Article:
“Our father refreshes us on the journey with some pleasant inns, but will not encourage us to mistake them for home.”
C.S. Lewis, The Problem of Pain
How does one process a year bookended in grief?
One year ago, squirreled away at a local Starbucks clamoring for a brief moment to myself, I penned these words, “We have been a family of six for 21 days. I know this is only the beginning of a journey that will strip us of any pride, any illusion that we are in control of our days.”
Little did I know 365 days later, as the sun had just begun its day I would be holding the hand of a dear friend wrecked with grief over the loss of her young husband. Taken suddenly, without warning, decades too soon. As her village of people streamed into that sterile hospital room tears flowed, shock hung heavy in the air, and questions clogged our throats.
Eyes locked one with another straining to syphon even an ounce of her pain among the lot of us. Wishing we could alter reality. Longing to make this painful news somehow not be true. For her. For her three young children. For those who loved this man of God so very much.
As we all staggered out into the December cold, not knowing what the next minute would hold, a text from my father reset my focus. On the other side of town, my 93-year-old grandfather was taking his last breaths. With family surrounding his bed, stroking his hands and caressing his face we whispered words of freedom into his near deaf ears. Prayers were lifted high asking Jesus to relieve his pain.
To usher him into the heavenly realms.
To bring him home.
Just where is this nebulous place?
My physical mind tethers me to the confines of this world.
How can home be anywhere else besides here?
Gravity limits. Logic fails. Grief confuses.
As I crack open the spine of God’s holy book grasping for any word that might breathe life into these dry bones, my eyes settle on the words of the Apostle Paul who claims our, “citizenship is in heaven, and from it we await a Savior, the Lord Jesus Christ, who will transform our lowly body to be like his glorious body, by the power that enables him even to subject all things to himself” (Philippians 3:20-21).
All things, both living and dead are subjected unto Christ himself.
There we sit.
Out of control, precariously balanced in a holy paradox.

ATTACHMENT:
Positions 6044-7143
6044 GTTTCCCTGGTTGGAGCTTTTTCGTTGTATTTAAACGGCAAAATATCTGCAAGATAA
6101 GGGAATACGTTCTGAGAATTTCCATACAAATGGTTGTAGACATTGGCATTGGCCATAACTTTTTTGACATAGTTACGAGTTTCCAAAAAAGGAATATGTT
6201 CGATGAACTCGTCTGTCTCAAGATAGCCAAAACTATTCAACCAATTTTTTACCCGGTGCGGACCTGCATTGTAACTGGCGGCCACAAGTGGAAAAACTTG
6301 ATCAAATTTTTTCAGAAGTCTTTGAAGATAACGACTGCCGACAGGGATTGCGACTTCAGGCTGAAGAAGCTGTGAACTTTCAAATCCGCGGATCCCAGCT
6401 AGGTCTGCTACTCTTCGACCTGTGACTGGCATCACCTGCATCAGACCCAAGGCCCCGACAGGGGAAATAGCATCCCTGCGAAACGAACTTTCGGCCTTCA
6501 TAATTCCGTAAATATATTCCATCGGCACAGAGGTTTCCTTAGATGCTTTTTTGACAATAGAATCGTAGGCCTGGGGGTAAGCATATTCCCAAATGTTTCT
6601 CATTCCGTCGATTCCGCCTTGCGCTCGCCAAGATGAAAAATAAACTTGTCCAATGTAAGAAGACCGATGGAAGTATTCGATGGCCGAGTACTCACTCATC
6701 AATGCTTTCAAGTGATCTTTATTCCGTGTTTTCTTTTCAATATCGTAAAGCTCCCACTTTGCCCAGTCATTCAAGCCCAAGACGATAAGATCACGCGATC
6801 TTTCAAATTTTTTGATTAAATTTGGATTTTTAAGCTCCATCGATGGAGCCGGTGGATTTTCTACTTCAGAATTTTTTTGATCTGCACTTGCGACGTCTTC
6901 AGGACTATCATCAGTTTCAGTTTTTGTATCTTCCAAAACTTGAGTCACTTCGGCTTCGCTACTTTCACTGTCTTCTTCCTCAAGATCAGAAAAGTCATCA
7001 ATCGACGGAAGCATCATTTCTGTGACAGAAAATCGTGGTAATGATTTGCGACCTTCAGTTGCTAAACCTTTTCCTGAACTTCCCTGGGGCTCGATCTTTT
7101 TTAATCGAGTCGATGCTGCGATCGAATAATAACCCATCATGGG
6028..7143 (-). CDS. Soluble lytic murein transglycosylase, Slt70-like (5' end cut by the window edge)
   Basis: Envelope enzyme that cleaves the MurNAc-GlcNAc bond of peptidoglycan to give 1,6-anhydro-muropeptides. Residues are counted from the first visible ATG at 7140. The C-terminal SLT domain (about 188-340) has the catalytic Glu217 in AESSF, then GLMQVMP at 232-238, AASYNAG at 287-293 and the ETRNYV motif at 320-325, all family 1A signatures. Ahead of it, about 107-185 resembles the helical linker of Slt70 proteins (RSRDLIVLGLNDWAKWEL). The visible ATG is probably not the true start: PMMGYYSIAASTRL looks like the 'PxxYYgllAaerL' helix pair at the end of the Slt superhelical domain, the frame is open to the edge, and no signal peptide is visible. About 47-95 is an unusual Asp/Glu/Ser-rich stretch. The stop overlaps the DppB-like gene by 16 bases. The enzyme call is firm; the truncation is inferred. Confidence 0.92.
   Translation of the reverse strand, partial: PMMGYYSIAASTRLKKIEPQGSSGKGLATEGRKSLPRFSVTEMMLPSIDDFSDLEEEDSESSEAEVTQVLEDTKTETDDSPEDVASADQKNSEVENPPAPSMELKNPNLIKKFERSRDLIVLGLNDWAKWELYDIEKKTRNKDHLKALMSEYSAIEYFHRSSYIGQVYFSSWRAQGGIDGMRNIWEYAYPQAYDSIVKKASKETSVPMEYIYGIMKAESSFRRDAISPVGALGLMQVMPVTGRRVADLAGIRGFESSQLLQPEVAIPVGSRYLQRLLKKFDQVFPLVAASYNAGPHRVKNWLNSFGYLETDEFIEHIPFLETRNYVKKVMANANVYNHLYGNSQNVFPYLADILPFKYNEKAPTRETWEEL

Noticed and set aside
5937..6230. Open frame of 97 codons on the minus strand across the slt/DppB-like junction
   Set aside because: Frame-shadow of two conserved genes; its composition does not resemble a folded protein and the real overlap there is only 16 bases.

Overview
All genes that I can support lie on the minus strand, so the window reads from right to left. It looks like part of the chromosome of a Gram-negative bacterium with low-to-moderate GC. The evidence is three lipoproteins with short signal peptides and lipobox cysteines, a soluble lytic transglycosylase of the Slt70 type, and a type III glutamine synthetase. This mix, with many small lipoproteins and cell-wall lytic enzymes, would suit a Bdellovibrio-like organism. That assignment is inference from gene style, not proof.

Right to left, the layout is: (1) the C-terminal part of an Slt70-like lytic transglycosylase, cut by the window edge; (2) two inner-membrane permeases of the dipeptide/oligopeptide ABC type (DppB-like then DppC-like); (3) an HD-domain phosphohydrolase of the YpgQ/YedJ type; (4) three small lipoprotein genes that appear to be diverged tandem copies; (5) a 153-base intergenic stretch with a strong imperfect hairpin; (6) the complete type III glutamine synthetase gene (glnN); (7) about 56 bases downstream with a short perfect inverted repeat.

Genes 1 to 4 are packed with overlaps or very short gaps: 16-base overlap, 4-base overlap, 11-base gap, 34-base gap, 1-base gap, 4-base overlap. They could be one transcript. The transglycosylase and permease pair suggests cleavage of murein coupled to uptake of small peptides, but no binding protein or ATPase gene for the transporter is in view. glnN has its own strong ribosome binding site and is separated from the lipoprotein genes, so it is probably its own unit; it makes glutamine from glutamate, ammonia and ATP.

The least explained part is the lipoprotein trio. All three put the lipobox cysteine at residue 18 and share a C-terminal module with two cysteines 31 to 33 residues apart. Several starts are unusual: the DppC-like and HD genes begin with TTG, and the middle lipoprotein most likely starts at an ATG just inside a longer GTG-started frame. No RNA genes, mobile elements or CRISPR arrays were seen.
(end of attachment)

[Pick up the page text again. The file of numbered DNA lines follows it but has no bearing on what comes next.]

One man taken up in the blink of an eye. Half of his life still to come. Now viewed from the vantage of Christ’s veil.
The other laboring over last breaths. Heart longing to leave. Failing body somehow hanging on. Finally slipping into the hands of our Savior after a long, arduous fight.
Once again, questions mount. And answers do not seem to come.
The shapes and spaces we call home shelter us only so much, often leaving us vulnerable to unpredictable elements.
We realize that home is not found in a person, nor in a place, nor in a thing.
Though, in His mercy, the Lord provides sojourners with whom to interlock hearts along the way as we seek shelter together. A nomadic village of fellow travelers searching for “home” becomes temporary respite for the journey.
Rather, I would argue yet again that home morphs into a Jesus-shaped space.
Though no map can hold its image, its image is found in us.
Inside a Jesus-shaped heart, we can fit the whole world.
Both in the present and in the life that is to come.
Though the sting of death is fresh and in moments of sadness we may feel as Paul did, the desire “to depart and be with Christ [and I will offer, our loved ones as well], for that is far better,” his charge to the living is clear:
“Only let your manner of life be worthy of the gospel of Christ, so that whether I come and see you or am absent, I may hear of you that you are standing firm in one spirit, with one mind striving side by side for the faith of the gospel…” (Philippians 1:27).
While there is breath left in our mortal bodies, may we travel on together…
Searching for home among pleasant inns along the way, never forgetting the ultimate destination.
Until we meet again in heaven’s grasp…
David Paul Aldridge (April 22, 1973 – December 21, 2012)
Robert Claud Bradley (March 30, 1919 – December 23, 2012)